A well-known project management example is Cobb’s Paradox: “We know why projects fail; we know how to prevent their failure—so why do they still fail?” The apparently true statement is that we know how to prevent project failure, but do we really know how to make projects successful? And if we do, the illogical element is, why do we let them fail?
This concept extends into the realm of project management. Virtually every management system generates a range of contradictions that can be removed by better design. It also creates a series of paradoxes that can’t be removed because both factors that create the paradox are important, but at the same time contradict each other.
This type of management paradox is defined as “a persistent contradiction between interdependent elements that resist a simple binary choice between the elements.”
Some of the more common paradoxes found in most organizations include:
The persistent nature of every paradox means the decision maker has to get used to living with contradictions. Dealing with the paradox requires intuitive judgment to decide on the best balance to strike between the competing elements in the current situation.
Group decision making, diversity, and consensus can help achieve the best judgment call. But there will always be viable alternatives—and any change in the situation will usually require the judgment to be adjusted. The problem with any intuitive judgment is that different people will arrive at different conclusions because they apply a different frame of reference to the problem.
The final element that makes paradox hard to live with is hindsight. Regardless of the decision made, balancing the competing elements in a paradox involves a compromise and different people will have differing opinions of the optimum balance point.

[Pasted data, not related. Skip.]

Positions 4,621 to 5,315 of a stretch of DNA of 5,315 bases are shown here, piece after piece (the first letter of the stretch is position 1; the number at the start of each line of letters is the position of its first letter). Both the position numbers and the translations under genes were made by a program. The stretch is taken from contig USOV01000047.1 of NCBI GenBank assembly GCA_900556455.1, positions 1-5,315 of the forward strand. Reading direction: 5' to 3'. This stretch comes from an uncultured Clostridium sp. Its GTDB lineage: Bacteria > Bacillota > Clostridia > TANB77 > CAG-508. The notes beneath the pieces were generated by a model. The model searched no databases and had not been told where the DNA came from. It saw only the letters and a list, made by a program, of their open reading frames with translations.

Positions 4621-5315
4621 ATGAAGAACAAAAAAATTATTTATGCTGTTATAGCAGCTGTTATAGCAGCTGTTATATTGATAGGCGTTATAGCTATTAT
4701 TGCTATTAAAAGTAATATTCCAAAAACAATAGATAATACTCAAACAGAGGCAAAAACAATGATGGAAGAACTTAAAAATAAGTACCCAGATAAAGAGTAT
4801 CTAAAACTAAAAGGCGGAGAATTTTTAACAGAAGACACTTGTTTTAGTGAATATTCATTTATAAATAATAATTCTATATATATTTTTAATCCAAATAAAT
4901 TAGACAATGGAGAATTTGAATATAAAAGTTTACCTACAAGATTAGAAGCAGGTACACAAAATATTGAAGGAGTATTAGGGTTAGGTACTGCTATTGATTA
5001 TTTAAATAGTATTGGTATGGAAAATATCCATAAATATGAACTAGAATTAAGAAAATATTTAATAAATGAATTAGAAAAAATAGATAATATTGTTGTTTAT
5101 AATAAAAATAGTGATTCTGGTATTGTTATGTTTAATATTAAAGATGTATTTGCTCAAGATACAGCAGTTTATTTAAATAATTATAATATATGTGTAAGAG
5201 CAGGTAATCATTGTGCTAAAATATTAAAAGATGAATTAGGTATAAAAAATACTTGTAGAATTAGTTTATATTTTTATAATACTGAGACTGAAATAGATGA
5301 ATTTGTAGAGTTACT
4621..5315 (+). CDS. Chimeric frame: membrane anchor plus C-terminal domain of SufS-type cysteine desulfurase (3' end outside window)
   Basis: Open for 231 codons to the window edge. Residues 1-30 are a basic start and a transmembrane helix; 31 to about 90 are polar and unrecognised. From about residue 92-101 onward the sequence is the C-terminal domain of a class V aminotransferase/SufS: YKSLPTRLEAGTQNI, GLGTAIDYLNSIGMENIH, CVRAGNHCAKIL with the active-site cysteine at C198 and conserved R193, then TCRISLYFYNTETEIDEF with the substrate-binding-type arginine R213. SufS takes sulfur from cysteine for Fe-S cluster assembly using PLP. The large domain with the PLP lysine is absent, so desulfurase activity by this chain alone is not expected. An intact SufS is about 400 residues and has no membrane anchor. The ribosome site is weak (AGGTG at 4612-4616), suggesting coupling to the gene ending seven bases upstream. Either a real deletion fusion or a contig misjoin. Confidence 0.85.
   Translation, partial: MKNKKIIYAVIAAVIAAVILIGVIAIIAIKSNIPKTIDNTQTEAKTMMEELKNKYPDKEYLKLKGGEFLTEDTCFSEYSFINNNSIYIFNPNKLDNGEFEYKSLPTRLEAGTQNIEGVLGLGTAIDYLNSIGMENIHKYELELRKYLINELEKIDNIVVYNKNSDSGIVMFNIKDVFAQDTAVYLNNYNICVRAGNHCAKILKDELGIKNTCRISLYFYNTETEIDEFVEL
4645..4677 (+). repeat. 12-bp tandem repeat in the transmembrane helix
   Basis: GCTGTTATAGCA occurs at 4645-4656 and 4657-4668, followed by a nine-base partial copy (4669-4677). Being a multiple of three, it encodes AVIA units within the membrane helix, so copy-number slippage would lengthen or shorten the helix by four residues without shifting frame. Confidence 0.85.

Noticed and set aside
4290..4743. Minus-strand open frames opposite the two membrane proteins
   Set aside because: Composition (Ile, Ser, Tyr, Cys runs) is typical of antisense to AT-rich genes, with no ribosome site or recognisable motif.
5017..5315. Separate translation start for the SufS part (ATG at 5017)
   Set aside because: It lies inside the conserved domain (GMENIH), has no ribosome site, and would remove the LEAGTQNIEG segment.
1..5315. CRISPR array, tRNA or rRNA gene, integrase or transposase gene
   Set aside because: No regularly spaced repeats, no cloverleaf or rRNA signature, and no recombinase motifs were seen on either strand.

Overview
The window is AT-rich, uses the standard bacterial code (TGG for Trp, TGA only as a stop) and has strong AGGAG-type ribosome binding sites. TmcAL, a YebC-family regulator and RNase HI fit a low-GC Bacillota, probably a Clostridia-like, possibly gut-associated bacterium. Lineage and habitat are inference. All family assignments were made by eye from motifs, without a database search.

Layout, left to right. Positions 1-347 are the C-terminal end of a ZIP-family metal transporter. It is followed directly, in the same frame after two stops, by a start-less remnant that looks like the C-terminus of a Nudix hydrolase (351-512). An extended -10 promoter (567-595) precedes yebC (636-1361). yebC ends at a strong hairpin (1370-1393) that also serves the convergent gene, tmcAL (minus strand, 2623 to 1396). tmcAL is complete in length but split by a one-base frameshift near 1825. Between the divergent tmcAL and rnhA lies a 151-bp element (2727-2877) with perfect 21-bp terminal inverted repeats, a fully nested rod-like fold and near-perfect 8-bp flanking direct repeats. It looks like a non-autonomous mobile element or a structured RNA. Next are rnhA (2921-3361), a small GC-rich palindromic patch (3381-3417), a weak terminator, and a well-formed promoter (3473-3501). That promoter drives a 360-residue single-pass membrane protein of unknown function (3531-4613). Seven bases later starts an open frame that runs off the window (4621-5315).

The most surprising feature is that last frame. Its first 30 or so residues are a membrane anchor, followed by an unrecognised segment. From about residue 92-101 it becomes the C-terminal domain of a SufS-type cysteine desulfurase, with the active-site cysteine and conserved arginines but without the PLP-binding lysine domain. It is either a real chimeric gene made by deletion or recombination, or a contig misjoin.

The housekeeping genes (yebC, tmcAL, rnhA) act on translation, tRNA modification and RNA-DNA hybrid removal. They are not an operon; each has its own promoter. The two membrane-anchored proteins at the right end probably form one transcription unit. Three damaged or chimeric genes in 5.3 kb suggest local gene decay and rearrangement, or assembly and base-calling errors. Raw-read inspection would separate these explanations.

When circumstances at a later date show there was a better balance point, criticizing the original decision (and the decision maker) is very easy. The 20/20 vision afforded by hindsight rarely matches the uncertain fog that surrounded the possible futures confronting the decision maker.
Math does not help either; binary decisions have a 50/50 chance of being correct and these odds can be improved by the application of good decision-making processes. A paradox presents a continuum of choice. That means there is an almost unlimited array of possible options and the one chosen is highly unlikely to be the best in hindsight—the best outcome one can hope for is one that is reasonably close to the optimum.
This type of decision presents a real challenge to trained engineers and technical managers who expect to find the right solution for every problem.
Generally, at the technical level, there are correct solutions. But, if not, in most cases you know a decision is needed and can choose the lesser of two evils.
Good managers decide—lucky ones get it right (and you can usually correct wrong decisions).
The further up the organizational ladder you move, the more you will be exposed to paradox. Every decision you make to balance the competing elements in a paradox will be open to criticism.
It’s a tough place to be. How would you deal with a paradox in your environment?